The political (and economic) origins of consumer confidence

Suzanna Linn, Paul M. Kellstedt

Research output: Contribution to journalArticle

131 Scopus citations

Abstract

Economic conditions, the story usually goes, influence consumer confidence, which in turn influences both political evaluations and votes. But we have little sense of the origins of consumer confidence itself. It is generally assumed that monthly reports of the nation's level of consumer confidence respond to objective economic conditions. We argue that politics is important for understanding consumer sentiment beyond what we know from economic conditions. Specifically, we demonstrate a direct effect of political evaluations of the president's management of the economy, the party of the president, extraordinary political events, and monetary policy, as well as an indirect effect of media coverage of the economy, on consumer sentiment, after controlling for economic conditions. When news coverage is positive, citizens give favorable evaluations, leading to more positive sentiment. Our findings suggest that understanding the political economy requires an emphasis on the causal effect of politics as well as economics.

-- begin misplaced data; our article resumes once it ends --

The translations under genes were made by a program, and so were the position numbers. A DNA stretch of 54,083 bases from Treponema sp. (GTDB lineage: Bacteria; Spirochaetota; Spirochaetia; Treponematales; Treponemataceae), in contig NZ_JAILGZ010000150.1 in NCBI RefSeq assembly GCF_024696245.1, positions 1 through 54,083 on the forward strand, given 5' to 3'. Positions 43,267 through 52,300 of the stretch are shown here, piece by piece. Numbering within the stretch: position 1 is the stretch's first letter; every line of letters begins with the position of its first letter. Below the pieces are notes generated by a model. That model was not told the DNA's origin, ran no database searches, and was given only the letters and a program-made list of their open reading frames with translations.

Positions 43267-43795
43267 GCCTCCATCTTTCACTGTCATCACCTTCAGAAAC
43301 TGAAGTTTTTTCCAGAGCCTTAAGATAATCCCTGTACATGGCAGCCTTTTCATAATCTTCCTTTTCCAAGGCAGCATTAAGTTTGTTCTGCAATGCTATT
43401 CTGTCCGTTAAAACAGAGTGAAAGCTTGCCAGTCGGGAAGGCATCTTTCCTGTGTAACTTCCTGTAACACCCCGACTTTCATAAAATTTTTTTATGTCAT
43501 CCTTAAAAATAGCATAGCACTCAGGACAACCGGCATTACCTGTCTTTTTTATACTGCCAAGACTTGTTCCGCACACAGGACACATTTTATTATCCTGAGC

Original languageEnglish (US)
Pages (from-to)633-649
Number of pages17
JournalAmerican Journal of Political Science
Volume48
Issue number4
DOIs
StatePublished - Oct 1 2004

All Science Journal Classification (ASJC) codes

  • Sociology and Political Science
  • Political Science and International Relations

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